physician’s opinion is the opinion subjected to another analysis based on the particulars of”
20 C.F.R. § 404.1527. Id.
and specialty or expertise in the medical field related to the individual’s impairment(s). Walton
v. Comm’r of Soc. Sec., No. 97-2030, 1999 WL 506979, at *2 (6th Cir. June 7, 1999).
In this case, Dr. Rodzinka, “[a]fter comprehensive assessment[,]” found “it . . . clear that
[Plaintiff] is struggling with military sexual trauma (MST) related PTSD, including symptoms
related to re-experiencing, avoidance, altered mood and beliefs, and trauma related arousal
symptoms (e.g., sleep disturbance, anxiety).”
According to Dr. Rodzinka,
Plaintiff’s “PTSD has impacted her functioning, including in areas such as employment and
social functioning, as evidenced by severe anxiety and panic attacks resulting in an inability to
attend work, social withdrawal from friends and family, and avoidance of formerly valued
activities.” Id. In other words, Plaintiff would experience problems attending work regularly5
and in interacting with others. See id.
In assessing acceptable medical source evidence, the ALJ gave only “partial weight” to
Dr. Rodzinka’s opinion. PageID 76. Specifically, the ALJ stated that:
While Dr. Rodzinka has been treating the claimant, and the treatment
records do indicate issues with trust and social withdrawal, they do not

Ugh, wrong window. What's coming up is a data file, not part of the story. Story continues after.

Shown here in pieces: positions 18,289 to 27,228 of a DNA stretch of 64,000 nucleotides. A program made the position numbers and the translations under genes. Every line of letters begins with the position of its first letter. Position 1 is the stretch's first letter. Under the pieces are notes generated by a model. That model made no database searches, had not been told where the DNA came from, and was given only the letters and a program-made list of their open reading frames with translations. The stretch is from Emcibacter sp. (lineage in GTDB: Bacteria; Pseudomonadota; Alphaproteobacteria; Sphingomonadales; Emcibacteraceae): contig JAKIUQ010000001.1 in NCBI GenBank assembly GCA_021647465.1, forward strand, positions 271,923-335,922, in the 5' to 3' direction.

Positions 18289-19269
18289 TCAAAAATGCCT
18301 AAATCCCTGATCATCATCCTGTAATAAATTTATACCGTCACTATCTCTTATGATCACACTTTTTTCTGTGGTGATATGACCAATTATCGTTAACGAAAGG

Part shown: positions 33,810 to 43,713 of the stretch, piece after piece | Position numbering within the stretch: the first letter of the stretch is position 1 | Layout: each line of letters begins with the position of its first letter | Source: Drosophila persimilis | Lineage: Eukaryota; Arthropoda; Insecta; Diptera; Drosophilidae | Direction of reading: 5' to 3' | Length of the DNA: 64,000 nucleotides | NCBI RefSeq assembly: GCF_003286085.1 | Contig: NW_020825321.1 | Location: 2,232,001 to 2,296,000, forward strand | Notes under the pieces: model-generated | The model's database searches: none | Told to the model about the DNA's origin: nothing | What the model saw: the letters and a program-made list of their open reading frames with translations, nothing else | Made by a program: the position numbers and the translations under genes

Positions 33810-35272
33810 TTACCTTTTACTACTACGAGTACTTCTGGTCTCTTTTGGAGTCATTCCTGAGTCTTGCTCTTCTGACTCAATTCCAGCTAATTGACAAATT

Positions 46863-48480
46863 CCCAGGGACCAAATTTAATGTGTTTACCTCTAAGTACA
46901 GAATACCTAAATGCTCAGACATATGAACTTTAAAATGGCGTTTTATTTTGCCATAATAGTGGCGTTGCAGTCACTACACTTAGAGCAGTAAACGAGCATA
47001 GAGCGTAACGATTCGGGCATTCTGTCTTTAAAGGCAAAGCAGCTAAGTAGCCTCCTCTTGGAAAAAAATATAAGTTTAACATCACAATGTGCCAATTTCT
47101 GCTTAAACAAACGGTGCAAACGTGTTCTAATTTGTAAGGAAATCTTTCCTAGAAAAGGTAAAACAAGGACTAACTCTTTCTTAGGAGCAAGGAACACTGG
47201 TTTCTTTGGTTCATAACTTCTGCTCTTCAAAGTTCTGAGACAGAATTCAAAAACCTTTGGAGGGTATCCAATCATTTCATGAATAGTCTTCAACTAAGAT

indicate that in ability to perform all types of work. Again, this is also a
determination reserved for the Commissioner. It is also noted that Dr.
Rodzinka’s opinion suggests that the claimant has severe difficulty with
her social functioning and the claimant denied having any friends at the
hearing, but her treatment records indicate that she had a boyfriend within
the past several years and that she has had a roommate who is reportedly,
“like her big brother.”
Id. The Court finds error in the ALJ’s assessment of Dr. Rodzinka’s opinion.
Initially, the Court notes that, despite the fact that Dr. Rodzinka is a treating clinical
psychologist, the ALJ never specifically mentioned the concept of controlling weight or
Examining clinical psychologist Donald J. Kramer, Ph.D. also noted Plaintiff’s “significant
problems at times with work attendance because of her anxiety and depression.” PageID 391. Dr.
Kramer, noting that Plaintiff appeared tearful, “very anxious and ill at ease” during his examination of
her, never discounted Plaintiff’s statements that “she would miss work a lot at times because of anxiety”
but, instead, concluded only that Plaintiff “comes across as a woman whose stress tolerance and coping